—Private banks and even other professions, including journalism, have corrupt professionals, which it overlooked.

—It did not recognize the fact that the state-owned banks have done a great service of nation-building.

—And, finally, if I know of any corrupt bankers, I should expose them to agencies such as the Central Bureau of Investigation (CBI) instead of writing about it.

Here are my brief answers:

—There was no intention to sensationalize a serious issue; every character and incident referred to in the column is real. Incidentally, one bank chief was sacked and another former chief was sued by the CBI last week.

—Indeed, there are impeccably honest bankers; I have not tarred all with the same brush. The column spoke about certain banks which have a culture of transparency and free flow of information.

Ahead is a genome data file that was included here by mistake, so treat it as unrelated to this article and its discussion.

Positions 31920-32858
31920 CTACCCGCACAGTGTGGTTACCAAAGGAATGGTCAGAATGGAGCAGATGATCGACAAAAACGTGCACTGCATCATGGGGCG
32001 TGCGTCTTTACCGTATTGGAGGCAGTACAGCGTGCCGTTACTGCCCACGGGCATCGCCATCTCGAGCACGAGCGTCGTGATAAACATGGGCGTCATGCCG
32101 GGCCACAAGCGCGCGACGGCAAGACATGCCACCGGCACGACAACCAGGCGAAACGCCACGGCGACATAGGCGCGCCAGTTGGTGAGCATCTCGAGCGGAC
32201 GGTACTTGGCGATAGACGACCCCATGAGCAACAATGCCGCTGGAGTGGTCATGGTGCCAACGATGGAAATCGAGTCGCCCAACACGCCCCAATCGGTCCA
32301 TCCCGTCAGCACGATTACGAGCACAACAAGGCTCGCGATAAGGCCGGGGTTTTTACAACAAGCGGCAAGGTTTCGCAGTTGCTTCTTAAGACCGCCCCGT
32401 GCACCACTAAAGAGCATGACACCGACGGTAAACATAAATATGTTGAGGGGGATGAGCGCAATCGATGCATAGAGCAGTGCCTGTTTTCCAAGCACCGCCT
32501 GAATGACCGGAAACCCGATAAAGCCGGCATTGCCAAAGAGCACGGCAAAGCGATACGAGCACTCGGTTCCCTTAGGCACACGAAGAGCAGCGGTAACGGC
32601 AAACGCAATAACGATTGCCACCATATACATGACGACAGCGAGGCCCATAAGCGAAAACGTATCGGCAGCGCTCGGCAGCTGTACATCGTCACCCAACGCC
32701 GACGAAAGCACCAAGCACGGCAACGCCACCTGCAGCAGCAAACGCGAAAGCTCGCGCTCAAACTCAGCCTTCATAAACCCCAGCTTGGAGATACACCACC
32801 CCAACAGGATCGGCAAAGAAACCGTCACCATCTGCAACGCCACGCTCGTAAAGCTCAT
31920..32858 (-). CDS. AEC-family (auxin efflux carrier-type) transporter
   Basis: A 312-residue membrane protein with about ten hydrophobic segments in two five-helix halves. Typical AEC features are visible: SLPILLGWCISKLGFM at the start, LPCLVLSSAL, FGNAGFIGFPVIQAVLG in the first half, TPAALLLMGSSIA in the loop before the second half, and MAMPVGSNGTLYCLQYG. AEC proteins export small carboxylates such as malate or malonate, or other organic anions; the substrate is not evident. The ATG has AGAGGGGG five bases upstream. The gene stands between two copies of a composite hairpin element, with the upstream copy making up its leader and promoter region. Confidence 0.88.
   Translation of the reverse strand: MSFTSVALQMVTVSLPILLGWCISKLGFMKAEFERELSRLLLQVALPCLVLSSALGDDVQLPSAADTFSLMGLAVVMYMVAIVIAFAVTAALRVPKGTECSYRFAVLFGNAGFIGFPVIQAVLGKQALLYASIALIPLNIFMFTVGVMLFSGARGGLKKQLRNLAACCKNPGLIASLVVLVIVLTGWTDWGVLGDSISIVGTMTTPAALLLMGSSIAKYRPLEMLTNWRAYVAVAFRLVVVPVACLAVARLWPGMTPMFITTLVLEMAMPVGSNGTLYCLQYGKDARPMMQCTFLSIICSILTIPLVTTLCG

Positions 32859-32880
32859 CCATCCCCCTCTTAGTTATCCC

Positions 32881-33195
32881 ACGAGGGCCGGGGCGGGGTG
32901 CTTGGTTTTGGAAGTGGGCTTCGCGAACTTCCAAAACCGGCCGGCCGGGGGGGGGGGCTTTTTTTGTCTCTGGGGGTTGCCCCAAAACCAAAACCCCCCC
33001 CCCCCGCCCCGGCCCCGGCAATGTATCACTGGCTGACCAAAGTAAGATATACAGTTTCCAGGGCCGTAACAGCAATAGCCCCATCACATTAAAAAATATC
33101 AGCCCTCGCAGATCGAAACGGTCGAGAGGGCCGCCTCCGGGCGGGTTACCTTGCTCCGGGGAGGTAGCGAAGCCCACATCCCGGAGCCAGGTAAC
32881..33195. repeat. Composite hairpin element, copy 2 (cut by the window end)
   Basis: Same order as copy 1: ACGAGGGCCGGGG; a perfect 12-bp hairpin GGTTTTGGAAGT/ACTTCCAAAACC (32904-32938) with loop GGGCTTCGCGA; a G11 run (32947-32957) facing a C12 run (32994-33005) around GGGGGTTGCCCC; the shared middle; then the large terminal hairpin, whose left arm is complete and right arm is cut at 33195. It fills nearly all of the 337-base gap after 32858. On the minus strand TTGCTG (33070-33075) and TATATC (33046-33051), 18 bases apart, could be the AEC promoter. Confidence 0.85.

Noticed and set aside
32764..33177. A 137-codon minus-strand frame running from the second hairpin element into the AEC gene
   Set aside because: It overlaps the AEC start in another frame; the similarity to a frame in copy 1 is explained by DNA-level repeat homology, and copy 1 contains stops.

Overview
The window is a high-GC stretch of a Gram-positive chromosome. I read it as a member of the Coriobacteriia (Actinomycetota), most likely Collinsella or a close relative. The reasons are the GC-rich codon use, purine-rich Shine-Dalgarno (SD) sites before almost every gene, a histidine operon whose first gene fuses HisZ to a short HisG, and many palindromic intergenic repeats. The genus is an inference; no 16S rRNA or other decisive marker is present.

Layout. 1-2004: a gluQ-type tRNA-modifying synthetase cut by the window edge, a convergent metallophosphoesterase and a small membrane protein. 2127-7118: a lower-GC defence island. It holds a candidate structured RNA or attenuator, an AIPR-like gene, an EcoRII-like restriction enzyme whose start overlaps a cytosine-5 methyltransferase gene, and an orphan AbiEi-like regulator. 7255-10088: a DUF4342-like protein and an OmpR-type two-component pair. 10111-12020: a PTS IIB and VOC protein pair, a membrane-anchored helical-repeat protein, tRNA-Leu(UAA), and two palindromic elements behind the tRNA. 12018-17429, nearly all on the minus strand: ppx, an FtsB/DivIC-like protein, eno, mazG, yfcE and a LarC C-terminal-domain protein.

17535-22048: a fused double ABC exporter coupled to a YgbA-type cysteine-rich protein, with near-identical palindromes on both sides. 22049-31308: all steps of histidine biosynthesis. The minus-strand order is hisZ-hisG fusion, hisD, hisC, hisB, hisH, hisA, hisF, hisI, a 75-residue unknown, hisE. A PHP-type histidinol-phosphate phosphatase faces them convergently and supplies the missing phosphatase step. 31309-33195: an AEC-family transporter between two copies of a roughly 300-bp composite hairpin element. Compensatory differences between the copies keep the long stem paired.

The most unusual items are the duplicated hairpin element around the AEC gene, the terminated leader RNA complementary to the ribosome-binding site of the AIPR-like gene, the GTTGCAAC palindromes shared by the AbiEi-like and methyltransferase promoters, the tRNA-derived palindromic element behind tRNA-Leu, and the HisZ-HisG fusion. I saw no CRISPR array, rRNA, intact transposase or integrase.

—Of course, there are corrupt professionals in every field but it’s absolutely unacceptable in banking as it deals with money and public trust. Corruption in banking is like murder in police custody.

—Indeed, PSU banks have been doing a great service for nation-building, but that does not give any banker the licence to be corrupt.

—Finally, a journalist’s job is very different from that of an informer for investigative agencies.

Tamal Bandyopadhyay, consulting editor at Mint, is adviser to Bandhan Bank. He is also the author of A Bank for the Buck, Sahara: The Untold Story and Bandhan: The Making of a Bank.

His Twitter handle is @tamalbandyo

Comments are welcome at